A measure to make recreational pot illegal in Arizona will be on the November ballot.
But opponents say they plan to appeal.
Twenty-five states currently have laws legalizing marijuana in some form.
Medical marijuana has been illegal in Arizona since voters approved the measure back in 2010.
But only four states and the District of Columbia have legalized marijuana for recreational use. They include Alaska, Oregon, Colorado, and Washington.
Opponents plan to appeal to the Arizona Supreme Court to keep Prop 205 off the ballot.
Prop 205 would allow adults 21 years old and older in Arizona to have up to one ounce of marijuana and grow up to six marijuana plants at home.
The drug would be taxed at 15 percent.
Proponents say more than $55 million would go toward k-12 schools.
Opponents of recreational marijuana, Arizonans for Responsible Drug Policy, tried to convince the Superior Court judge to get rid of Prop 205 on Friday even though it easily surpassed the more than 150,000 voter signatures it needed to get on the ballot.
They tried to convince the judge the petition's 100 word summary was misleading and fraudulent. And that voters did not comprehend what they were signing when they signed the petitions.
But the judge flatly rejected that argument, ruling people knew what they were signing and it is up to the voters to decide.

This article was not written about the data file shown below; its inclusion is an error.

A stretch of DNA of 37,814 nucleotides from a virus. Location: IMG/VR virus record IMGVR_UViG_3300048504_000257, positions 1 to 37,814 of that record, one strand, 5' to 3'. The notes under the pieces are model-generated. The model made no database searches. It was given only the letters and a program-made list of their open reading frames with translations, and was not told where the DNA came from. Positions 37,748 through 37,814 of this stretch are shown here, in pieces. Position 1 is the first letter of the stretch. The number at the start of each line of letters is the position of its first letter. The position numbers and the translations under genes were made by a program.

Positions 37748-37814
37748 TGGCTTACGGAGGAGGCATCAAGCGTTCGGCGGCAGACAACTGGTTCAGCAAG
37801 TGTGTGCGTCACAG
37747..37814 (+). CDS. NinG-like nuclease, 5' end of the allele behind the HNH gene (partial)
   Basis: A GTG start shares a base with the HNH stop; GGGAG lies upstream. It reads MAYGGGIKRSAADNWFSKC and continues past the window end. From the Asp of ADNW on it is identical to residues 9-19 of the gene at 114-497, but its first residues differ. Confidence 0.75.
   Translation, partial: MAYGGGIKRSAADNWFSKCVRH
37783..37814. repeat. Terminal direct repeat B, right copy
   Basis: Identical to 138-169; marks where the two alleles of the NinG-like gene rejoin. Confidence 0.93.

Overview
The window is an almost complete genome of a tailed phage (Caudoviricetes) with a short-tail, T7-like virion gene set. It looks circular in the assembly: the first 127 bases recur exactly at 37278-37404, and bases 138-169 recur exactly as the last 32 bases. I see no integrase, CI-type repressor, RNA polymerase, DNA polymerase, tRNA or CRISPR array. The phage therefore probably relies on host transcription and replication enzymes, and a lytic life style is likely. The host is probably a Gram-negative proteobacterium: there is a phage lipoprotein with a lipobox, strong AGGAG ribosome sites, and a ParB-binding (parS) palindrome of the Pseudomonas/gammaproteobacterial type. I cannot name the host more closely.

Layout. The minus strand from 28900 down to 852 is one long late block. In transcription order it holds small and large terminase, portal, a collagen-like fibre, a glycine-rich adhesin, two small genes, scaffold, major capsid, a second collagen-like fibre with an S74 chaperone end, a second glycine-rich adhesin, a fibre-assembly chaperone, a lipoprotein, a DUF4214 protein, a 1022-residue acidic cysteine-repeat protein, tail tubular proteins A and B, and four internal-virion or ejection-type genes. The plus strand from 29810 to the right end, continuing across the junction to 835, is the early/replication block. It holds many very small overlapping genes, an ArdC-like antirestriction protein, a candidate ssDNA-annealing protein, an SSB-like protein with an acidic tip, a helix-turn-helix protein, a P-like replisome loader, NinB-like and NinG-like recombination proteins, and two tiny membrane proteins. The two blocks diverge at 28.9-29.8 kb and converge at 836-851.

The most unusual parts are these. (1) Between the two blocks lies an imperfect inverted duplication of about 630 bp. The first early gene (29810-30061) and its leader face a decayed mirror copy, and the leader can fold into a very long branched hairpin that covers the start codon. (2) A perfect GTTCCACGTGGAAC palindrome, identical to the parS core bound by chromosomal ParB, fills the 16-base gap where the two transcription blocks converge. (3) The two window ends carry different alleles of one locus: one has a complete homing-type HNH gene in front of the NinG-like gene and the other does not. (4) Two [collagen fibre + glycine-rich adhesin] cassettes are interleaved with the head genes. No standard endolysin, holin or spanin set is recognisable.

Supporters of Prop 205 are happy with the judge's ruling.
"This is not a surprise we knew going in this lawsuit was frivolous and a waste of the court's time and tax dollars. Courts ruled against them on everything," said J.P. Holyoak of the Campaign to Regulate Marijuana Like Alcohol.
People who think Prop 205 is a bad idea say they believe the judge made the wrong call and they are not done fighting.
Arizonans for Responsible Drug Policy says in a statement:"We maintain this initiative perpetrates a fraud on the electorate and we will be seeking an appeal on the ruling we received today".
"If Prop 205 gets to ballot they will see through it the parts they were not told in the summary and we are confident they will reject it," said Josh Kredit of the Center for Arizona Policy.
But supporters of Prop 205 are confident voters will make recreational marijuana legal.
"There is a lot that can happen between now and November ask me on November 9 but as things stand today i would be thrilled if the vote were to be held tomorrow," said Holyoak.
Maricopa County Attorney Bill Montgomery is one of those opponents who wanted Prop 205 off the ballot.
In addition to Arizona, recreational marijuana is also on the ballot in Maine, Nevada, Massachusetts and California this November.